Cognition comes from the Latin word “cognito,” which means “to think.” The definition can readily be expanded to also include learning and reasoning. When evaluating cognitive computing environments, the most important question is where should cognition, or machine intelligence, actually reside? In the bible, it says that god created man in his own image. Most likely it will be the same case when man creates intelligent machines. The very essence of human nature will lead to designs modeled after our own likeness. People will feel the most comfortable interacting with machines that look, talk, move, and think, just like we do. But what does this mean from a software architecture and design perspective, and what impact will it have on the long term success, and product viability, of existing cognitive computing products and environments?
Think of the human body for a moment. Where are our eyes, ears and mouth located? These core senses, as well as our ability to speak, are all positioned right alongside our brain. What this translates into, from a software engineering perspective, is that cognition needs to live right at the very edge of the computer network, at the point where cameras, microphones, speakers, and a host of other sensors, directly connect to laptops, desktops, and workstations.
Imagine for a moment the operation of a ‘self driving car’. What would happen if the intelligence of this vehicle were located somewhere up in the cloud? This would mean that when an eighteen wheeler jams on its brakes in front of the autonomous vehicle, a client application running under the hood would need to send a request containing real-time data to a server up in the cloud. Situated perhaps a thousand miles away. The vendor’s cognitive computing engine would have some machine vision algorithm running there, that would first determine that there is no safety bar in the rear of the tractor trailer, and then another would determine how long it would take before impact. The roundtrip request and response, without even factoring in the time it takes to perform these core computations, may take a half of a second. But in that time period, moving at 60 miles per hour, you would have traveled forty-four feet, which may mean the difference between life and death for you.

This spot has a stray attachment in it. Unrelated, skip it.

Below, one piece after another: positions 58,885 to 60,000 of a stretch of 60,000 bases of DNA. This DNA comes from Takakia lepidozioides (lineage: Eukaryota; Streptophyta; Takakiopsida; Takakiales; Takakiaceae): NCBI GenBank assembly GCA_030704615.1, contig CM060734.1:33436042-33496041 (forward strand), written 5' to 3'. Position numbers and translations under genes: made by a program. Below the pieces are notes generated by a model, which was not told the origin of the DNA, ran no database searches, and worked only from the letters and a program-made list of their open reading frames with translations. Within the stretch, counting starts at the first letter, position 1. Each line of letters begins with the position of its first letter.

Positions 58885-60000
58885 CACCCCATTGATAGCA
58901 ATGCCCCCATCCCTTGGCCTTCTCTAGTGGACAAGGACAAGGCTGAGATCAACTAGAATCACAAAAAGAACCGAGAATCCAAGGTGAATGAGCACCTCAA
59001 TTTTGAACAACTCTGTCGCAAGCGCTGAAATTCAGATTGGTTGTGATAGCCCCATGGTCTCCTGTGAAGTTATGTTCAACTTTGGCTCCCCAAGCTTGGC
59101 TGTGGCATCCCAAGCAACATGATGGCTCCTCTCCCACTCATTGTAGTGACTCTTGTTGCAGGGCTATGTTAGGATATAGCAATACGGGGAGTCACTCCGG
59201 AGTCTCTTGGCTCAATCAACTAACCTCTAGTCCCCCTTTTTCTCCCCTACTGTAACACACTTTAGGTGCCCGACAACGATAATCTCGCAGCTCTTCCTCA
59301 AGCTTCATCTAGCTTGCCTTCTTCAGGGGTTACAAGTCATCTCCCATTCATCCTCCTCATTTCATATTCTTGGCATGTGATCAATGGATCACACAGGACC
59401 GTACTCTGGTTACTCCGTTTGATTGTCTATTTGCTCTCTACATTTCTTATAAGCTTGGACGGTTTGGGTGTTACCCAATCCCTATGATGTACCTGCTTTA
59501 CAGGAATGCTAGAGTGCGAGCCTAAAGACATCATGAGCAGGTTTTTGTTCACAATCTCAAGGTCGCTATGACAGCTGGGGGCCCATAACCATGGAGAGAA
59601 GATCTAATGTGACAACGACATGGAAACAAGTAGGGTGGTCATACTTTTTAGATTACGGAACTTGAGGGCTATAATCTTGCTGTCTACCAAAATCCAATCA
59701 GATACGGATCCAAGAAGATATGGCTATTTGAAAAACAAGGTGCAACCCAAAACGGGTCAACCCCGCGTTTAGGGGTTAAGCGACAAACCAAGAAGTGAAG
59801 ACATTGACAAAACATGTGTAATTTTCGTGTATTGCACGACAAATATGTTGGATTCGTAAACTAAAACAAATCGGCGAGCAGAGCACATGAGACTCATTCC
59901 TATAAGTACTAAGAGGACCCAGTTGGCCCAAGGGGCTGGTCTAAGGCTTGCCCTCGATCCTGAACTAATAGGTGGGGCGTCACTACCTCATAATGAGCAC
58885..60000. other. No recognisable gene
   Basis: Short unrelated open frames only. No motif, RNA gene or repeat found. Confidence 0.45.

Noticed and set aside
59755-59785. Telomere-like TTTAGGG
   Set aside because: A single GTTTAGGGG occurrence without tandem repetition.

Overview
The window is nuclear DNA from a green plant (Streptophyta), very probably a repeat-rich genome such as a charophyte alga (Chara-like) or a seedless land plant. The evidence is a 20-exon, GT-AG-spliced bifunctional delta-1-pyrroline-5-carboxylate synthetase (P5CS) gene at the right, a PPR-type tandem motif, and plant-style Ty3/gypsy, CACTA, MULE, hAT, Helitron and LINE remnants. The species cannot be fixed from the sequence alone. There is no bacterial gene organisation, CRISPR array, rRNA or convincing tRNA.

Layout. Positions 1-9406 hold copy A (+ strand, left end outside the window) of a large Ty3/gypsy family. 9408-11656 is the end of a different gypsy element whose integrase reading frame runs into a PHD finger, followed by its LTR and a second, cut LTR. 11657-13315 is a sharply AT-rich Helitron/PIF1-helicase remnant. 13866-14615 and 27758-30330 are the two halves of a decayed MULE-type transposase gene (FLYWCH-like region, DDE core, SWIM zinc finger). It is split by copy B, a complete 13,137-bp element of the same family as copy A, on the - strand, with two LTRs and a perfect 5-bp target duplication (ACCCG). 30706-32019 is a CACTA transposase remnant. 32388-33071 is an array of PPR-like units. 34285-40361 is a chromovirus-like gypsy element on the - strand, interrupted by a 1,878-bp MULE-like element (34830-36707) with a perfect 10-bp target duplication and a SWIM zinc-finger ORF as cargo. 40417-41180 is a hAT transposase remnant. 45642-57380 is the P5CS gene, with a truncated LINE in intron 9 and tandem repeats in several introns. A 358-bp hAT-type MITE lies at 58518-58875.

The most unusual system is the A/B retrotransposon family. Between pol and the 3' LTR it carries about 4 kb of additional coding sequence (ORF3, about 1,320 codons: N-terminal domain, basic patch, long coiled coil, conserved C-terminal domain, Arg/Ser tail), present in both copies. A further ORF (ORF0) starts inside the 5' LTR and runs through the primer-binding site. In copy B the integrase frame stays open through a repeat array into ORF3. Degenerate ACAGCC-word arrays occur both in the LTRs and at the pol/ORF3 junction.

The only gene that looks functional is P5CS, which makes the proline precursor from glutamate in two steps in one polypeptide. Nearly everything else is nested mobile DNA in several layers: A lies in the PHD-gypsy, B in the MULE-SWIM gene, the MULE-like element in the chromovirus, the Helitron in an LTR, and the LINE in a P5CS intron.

There are other business, medical, scientific, and military use cases that also confirm the basic design flaw in putting ‘cognition’ up in the cloud. Think for a moment of a battlefield scenario, where a technologically advanced enemy has the ability to electronically jam internet protocol communications between virtual assistants, or robo advisors. They would simply be rendered useless. The ability for an intelligent machine to operate independently in the midst of battle, is essential to victory. Then of course there is the proverbial ‘moon shot’ that every company dreams about. In the case of nTeligence corporation, we envision a ‘Mars shot’. Our long term goal is to accompany astronauts on a mission to the red planet. In this environment it will take a signal from Earth at least five minutes to reach Mars. If there were a ‘mission critical’ virtual assistant or robo advisor running on the surface of the planet, this enormous time lag could render it worthless, even if it were just to provide psychological counseling to the men and women there.
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